Better than our i3-540 for Overclocking?

Part of the attraction generated by the allure of unlocked multiplier processors is the additional flexibility purportedly provided, allowing any manner of clock domain frequency combinations.  The obvious question has to be what an unlocked multiplier set offers the Clarkdale topology?  The real ticket to retaining performance on this platform is to keep QPI frequency as close as possible to processor core frequency. That’s because the memory controller is off-die and the CPU communicates with the memory controller via the QPI link (the data link between the MCP stages in the images below).

Too wide a gap between both clock domains and the CPU must hold data for longer periods of time in the associated buffer stage before it can be transferred to the next bus. As a result, setting too high a CPU multiplier with too low a reference clock (BCLK) would neglect  QPI bus frequency. This is because Intel limits the range of QPI multipliers at our disposal.  What we want to use is a CPU core multiplier that is the same as or one notch higher than the QPI multiplier ratio.     

Another thing that becomes readily apparent with the Clarkdale topology is that memory speeds around the DDR-3 1800 mark are generally the upper limit for most processors when absolute stability is required at reasonable voltage levels. Slightly higher speeds are possible but only by sacrificing valuable memory access latency – meaning you have to either run loose memory timings or drop QPI frequency to compensate. Given the choice, we’d sacrifice a little memory bandwidth before sacrificing a lot (lowering  the QPI frequency). With this in mind, all of our comparisons have been made using the highest available QPI multiplier ratio on each processor, with the actual QPI frequency closely matched:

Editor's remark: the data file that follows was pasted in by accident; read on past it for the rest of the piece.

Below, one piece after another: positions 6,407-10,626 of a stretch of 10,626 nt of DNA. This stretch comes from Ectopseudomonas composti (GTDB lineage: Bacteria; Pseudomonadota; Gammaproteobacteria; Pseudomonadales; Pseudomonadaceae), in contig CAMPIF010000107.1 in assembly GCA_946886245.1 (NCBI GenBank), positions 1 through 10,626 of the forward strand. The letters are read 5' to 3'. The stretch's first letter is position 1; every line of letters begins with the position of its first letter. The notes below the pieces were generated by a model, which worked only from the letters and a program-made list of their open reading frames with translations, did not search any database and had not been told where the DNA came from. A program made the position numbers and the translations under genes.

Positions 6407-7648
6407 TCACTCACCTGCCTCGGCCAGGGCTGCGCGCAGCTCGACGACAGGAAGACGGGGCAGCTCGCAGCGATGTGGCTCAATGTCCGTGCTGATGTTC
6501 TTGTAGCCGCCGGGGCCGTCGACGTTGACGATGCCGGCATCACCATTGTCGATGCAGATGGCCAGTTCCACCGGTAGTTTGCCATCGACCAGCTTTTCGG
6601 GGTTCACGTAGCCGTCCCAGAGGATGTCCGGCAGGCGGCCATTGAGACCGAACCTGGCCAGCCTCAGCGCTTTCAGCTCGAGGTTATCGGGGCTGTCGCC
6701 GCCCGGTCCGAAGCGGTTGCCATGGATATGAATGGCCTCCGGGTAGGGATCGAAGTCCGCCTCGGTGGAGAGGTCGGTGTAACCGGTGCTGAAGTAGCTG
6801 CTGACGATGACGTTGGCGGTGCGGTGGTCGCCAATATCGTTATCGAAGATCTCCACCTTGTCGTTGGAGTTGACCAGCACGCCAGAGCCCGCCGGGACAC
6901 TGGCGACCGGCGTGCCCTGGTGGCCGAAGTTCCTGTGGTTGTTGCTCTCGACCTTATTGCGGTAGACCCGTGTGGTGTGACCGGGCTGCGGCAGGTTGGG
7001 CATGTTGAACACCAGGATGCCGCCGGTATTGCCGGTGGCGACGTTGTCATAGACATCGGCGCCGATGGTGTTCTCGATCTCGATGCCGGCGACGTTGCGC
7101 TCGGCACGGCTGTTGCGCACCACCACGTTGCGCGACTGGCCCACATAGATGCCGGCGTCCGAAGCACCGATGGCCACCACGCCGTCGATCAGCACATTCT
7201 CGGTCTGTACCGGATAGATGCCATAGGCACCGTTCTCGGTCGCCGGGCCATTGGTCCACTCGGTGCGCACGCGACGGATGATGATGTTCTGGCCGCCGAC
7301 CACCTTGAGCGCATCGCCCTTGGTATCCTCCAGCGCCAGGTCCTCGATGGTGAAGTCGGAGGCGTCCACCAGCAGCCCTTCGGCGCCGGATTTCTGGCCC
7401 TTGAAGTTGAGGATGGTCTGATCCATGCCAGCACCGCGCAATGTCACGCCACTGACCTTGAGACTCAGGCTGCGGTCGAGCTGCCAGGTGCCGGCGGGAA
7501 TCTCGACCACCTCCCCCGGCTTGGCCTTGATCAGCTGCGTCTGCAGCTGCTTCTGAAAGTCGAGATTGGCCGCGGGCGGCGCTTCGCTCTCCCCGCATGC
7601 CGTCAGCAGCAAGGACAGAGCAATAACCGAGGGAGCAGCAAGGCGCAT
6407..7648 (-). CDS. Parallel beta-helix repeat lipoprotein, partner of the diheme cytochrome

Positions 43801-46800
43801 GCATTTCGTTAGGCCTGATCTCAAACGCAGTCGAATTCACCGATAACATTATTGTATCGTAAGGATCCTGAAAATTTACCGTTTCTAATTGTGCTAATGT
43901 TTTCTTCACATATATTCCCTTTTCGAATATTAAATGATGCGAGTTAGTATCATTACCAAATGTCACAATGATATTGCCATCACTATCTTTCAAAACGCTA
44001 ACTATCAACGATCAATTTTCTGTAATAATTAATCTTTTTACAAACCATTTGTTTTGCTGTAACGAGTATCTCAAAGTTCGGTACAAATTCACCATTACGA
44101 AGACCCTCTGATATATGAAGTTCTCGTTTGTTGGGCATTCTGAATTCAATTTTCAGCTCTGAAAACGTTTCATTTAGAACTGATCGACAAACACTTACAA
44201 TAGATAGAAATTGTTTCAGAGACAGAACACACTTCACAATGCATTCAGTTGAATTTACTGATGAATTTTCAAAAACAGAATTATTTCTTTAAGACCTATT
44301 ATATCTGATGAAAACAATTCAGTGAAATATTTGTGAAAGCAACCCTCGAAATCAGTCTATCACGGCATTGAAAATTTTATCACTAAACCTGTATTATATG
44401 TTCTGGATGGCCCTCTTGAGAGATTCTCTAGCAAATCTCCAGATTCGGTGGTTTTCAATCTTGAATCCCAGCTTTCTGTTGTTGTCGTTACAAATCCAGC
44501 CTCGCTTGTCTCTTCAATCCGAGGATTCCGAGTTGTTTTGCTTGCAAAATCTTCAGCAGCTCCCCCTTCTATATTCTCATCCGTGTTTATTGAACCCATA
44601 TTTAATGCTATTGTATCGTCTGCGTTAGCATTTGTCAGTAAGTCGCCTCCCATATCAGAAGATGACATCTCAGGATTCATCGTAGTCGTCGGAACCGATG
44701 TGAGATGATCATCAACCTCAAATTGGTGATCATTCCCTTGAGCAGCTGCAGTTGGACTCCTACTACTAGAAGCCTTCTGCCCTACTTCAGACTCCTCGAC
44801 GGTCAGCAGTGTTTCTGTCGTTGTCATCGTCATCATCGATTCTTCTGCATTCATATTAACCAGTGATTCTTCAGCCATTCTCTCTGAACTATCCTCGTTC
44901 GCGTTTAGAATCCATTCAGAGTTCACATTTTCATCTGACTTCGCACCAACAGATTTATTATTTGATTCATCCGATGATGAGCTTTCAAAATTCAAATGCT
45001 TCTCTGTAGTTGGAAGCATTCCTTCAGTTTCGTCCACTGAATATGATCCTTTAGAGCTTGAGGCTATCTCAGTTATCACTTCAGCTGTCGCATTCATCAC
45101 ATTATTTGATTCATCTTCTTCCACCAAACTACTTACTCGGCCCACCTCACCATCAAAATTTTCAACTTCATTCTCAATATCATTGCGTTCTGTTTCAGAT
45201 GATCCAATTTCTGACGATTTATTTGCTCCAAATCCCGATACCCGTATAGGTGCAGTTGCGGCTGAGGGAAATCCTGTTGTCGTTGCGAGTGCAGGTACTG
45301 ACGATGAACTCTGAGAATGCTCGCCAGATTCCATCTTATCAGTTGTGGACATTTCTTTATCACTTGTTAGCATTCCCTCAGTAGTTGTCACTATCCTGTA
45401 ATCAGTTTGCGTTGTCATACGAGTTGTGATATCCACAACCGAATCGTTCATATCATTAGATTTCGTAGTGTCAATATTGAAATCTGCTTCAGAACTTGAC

All else being equal, the i3-540 manages to set the pace up to 3.8GHz, by coming in 1~2 Watts lower than the i5-655-K. After that, the i3-540 breaks rank and soon saturates the heatsink. Our retail sample hits its Linpack limit at 3.947GHz – it’s a leaky processor that is not ideally suited to overclocking using Intel’s stock cooler.  

On the positive side, at least the i3-540 is not troubled by utilizing high QPI ratios and the same memory speeds as the i5-655K within this frequency band. The power disparity we see here is not due to memory controller power, but rather the CPU cores (we tried lower QPI ratios and they did not help).

If the disparity we’re seeing here can be attributed solely to Intel’s binning process -assuming power-envelopes and thermal dissipation are key parts of segregation criteria - the higher switching efficiency of the i5-655K (and i5-650?) cores makes it a better overall candidate for overclocking on the stock Intel cooler.  

We’re not finished with the i3-540 comparisons just yet though, there’s more to come in the water-cooling section…

Overclocked Power Consumption: The Current Story Water-Cooling Clarkdale
Comments Locked


View All Comments

  • wavetrex - Friday, May 28, 2010 - link

    In the table it sais $284 for the 980X, that MUST be a mistake!
  • mianmian - Friday, May 28, 2010 - link

    In a previous Anandtech aritical, it was $999, maybe it is $824 now
  • Texpat - Friday, May 28, 2010 - link

    I think the price for the 980x might be wrong. $1,000 would be closer tot he truth.
  • ltcommanderdata - Friday, May 28, 2010 - link

    I'm really pleasantly surprised that the 2.93GHz Core i7 875K at $342 is cheaper yet has more features than the 2.93GHz Core i7 870 at $562. Although I'm guessing that's only temporary as the upcoming 3.06GHz Core i7 880 will probably take over the $562 price point, with the Core i7 870 dropping down to $284 and the Core i7 860 being phased out. There's also a Core i5 760 to replace the Core i5 750.
  • DrMrLordX - Friday, May 28, 2010 - link

    You guys really busted out the big guns with the dual-stage cascade! Please do this more often when overclocking. I would love to see a C3 Propus at -100C (or a Thuban).
  • jleach1 - Friday, May 28, 2010 - link

    On the second page, i believe in the 'test rig' table the proc is listed as a i5-870 instead of the i7-870
  • Rajinder Gill - Friday, May 28, 2010 - link

    Thanks - fixed!
  • GeorgeH - Friday, May 28, 2010 - link

    "it’s full of talk about voltages and harps on about overclocking"

    No need to be shy about that - Anandtech is bookmarked because of awesome articles and analyses like this one.
  • FlanK3r - Friday, May 28, 2010 - link

    not bad, my x6 1090T is full stable 4300MHz 2800MHz NB with aircooling ,-)...for games and benchmarks 4400-4450 MHz :)
  • AstroGuardian - Friday, May 28, 2010 - link

    Guys, i think you should not hurry to release articles instead of taking them slow and sure. Many typos especially in the graphs.

    i3-530 vs i5-540

Log in

Don't have an account? Sign up now